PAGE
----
Interview with Jena Root: Using Noteflight in College Theory and Pedagogy

Jena Root is Associate Professor and Music Theory Coordinator for the Dana School of Music at Youngstown State University. She has also taught at St. Olaf College, Syracuse University, the National University of Singapore, and Shenandoah Conservatory. She is the Author of Applied Music Fundamentals, published by Oxford University Press (more info below).

Robin McClellan (aka Noteflight Robin): How did you first encounter Noteflight?

Jena Root: I discovered Noteflight at a College Music Society conference, around 2009. Joe Berkovitz [Noteflight’s Founder and CEO] was exhibiting at a booth for conference-goers, and I asked him how to use it. He just said “here, take the mouse and try it.” And it was that intuitive!

Robin: Tell me about your university, your classes, your students, the musical life there.

Jena: Youngstown is a small state university with a School of Music which is older than the university itself. We have about 250 students at the graduate and undergraduate levels and two full-time music theorists on faculty. I’m the theory coordinator, overseeing the courses and scheduling and placement testing, and I teach the core undergraduate music theory courses, as well as Ear Training. Teaching levels 1 and 4, I get the kids both coming in and going out of the sequence, and it’s nice to see them progress and develop. I teach an occasional graduate or upper division course as well – usually theory pedagogy. In these courses I’m training future college and high school music theory teachers. About two thirds of our students at YSU are Music Ed majors, and the rest are divided between performance (in classical and jazz), history, theory and recording — we have a burgeoning recording and music industry major. I also teach an online theory fundamentals course called Materials of Music, for non-majors and students who are prepping for Theory 1.

Robin: How do you and your students use Noteflight?

Jena: I could go on about this all day because the platform is just so right for creativity, from a pedagogical perspective. The things that are unique to Noteflight: the collaboration and sharing, just make my job a lot easier and more fun. We use Blackboard [a learning management system] at YSU, with a single-sign-on link to a private, contained Noteflight site. I really like this model because the students only have to invest in Crescendo [Noteflight’s premium subscription], and it’s cheaper than buying a textbook.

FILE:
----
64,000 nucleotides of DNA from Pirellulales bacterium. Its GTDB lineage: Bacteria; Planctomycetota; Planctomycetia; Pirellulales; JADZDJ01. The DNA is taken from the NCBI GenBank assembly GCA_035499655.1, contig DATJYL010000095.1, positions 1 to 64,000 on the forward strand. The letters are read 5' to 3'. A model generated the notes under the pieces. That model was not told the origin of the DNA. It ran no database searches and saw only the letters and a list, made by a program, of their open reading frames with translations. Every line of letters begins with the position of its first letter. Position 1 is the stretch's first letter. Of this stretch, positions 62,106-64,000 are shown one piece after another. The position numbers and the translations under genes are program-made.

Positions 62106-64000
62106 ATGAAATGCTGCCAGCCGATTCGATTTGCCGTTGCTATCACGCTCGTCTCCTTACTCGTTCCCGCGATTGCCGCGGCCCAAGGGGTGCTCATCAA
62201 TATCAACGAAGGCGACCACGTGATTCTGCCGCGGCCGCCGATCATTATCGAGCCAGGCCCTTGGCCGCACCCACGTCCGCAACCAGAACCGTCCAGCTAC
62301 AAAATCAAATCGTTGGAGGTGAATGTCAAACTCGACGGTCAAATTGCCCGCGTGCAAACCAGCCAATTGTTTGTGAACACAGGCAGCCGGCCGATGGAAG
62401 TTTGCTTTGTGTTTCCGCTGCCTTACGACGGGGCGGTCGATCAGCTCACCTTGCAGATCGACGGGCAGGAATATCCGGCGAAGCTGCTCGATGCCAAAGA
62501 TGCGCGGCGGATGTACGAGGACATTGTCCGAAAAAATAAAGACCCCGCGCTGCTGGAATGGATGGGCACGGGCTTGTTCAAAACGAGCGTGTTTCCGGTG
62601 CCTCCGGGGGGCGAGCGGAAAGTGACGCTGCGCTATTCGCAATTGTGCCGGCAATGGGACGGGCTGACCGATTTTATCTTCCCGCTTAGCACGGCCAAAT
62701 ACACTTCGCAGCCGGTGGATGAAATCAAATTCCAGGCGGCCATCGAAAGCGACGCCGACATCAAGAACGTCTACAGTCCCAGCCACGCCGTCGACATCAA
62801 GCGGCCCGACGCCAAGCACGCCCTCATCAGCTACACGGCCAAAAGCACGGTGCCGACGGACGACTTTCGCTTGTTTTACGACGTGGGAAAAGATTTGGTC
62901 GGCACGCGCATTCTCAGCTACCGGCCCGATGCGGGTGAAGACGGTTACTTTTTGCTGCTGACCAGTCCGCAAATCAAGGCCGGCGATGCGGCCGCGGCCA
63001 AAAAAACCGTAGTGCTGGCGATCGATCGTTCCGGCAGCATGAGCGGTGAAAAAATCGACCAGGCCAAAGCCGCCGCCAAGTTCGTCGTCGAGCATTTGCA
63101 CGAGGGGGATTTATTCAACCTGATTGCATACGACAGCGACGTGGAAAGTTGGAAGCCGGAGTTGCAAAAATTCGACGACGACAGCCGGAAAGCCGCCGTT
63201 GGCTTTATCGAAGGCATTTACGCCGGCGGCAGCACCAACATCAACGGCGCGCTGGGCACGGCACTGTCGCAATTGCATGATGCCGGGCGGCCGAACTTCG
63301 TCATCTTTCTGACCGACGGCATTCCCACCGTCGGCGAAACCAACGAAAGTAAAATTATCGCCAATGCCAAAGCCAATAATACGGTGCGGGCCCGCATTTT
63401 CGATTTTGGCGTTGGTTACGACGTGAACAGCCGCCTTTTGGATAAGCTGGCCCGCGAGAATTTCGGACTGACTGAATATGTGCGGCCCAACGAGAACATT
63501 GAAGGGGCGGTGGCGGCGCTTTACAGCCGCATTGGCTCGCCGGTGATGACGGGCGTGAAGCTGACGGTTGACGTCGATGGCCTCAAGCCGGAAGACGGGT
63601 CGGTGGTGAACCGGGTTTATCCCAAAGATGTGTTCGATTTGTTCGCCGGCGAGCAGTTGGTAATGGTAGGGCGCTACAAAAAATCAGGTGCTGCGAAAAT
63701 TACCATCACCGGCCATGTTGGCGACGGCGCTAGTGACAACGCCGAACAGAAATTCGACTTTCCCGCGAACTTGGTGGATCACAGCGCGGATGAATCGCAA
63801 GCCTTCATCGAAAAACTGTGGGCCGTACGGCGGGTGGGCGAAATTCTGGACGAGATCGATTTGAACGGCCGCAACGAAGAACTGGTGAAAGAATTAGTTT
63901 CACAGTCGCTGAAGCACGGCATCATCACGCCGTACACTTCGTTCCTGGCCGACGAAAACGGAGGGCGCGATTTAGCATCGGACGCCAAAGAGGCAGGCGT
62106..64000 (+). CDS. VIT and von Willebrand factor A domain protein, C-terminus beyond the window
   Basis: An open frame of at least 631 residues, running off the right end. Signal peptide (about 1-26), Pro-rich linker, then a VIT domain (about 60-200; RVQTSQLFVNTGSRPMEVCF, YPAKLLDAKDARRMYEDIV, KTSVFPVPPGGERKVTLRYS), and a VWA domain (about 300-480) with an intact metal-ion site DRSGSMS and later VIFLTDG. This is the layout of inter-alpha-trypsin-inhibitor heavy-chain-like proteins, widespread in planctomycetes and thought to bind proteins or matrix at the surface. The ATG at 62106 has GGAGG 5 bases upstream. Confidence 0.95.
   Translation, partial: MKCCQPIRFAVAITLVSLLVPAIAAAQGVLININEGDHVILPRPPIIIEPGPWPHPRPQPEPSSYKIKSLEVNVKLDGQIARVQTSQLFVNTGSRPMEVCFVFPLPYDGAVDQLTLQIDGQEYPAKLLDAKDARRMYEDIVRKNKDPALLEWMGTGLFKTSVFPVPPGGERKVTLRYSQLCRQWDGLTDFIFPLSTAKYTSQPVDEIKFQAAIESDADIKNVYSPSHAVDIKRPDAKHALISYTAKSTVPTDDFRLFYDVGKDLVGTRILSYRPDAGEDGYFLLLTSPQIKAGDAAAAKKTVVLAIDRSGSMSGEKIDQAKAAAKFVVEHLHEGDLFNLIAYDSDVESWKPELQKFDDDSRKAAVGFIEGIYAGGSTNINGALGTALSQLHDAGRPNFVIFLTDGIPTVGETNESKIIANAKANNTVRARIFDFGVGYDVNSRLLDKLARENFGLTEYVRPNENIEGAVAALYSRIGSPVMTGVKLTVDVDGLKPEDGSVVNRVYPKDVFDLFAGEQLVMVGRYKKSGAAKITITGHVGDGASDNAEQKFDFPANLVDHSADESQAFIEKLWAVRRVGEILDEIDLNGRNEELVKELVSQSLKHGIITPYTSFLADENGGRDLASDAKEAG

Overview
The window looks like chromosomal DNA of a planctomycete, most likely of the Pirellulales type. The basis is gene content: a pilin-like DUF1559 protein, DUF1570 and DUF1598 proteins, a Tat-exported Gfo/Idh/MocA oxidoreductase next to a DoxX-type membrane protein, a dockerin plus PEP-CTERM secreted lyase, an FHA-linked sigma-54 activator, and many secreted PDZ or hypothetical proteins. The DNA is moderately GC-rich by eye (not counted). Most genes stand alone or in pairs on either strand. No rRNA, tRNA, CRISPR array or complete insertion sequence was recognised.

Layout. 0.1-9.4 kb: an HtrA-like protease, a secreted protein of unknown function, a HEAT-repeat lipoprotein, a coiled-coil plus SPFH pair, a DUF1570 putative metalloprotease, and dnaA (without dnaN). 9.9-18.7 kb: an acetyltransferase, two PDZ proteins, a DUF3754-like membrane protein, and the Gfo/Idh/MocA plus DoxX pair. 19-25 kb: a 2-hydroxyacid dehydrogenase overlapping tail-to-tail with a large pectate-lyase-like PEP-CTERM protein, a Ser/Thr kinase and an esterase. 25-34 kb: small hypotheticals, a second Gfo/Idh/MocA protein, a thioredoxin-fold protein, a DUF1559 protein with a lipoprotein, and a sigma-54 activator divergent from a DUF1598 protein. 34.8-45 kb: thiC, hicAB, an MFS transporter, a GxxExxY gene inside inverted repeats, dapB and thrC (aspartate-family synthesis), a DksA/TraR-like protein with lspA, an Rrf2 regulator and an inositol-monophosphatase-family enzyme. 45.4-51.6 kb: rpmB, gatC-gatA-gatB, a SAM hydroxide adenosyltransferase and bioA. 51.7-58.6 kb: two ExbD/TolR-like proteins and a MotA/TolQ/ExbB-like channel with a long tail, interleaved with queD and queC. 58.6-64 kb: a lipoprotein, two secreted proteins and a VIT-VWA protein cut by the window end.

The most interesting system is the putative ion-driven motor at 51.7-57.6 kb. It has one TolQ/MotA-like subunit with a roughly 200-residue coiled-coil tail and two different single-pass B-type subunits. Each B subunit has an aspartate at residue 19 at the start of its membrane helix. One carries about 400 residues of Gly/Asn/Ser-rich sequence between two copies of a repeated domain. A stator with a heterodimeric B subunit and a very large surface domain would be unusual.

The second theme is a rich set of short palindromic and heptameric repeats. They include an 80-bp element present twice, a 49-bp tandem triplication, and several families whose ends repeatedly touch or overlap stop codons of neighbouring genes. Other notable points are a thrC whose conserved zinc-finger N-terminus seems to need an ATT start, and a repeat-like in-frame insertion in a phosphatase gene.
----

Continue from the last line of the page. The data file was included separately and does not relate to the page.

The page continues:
I use Noteflight in three classes: written theory, ear training, and theory pedagogy. For my written theory course, I use Noteflight’s Activity Template feature for homework assignments. That lets us spend the first third of class looking as a class at students’ homework, with the Noteflight score projected on the screen. I grade homework on a stage-by-stage basis as they improve, and then I have smaller assignments where they receive the credit for having completed it. That way during class I can say “ok who wants to be in the spotlight today?” We can all see and hear the score, and I can say “here’s what this sounds like, and here’s something you could have done differently.” We can revise it on the spot, listen to the revised version as a class, and students can make suggestions. It also becomes a bit of an ear-training exercise: when I play it, the student whose work it is might cringe a little and say “oh I did something wrong there.” And the other students like seeing what their classmates did.

I love Noteflight’s ‘Versions’ tab because I can see a student’s progress, how they improved. We do composition projects in stages, and I can give feedback at each stage. I also love the Annotations feature — that’s something no other program does, as far as I know. You can add an in-depth comment at any precise spot, and because it’s contained in the annotation box, it doesn’t clutter up the score.

Sometimes, for a composition project I will make a sample score first, to get students started. I can make a screen-capture video of myself creating the score in Noteflight and talking about it as I go. That shows the editing process in real time, and it lets them follow my thought process.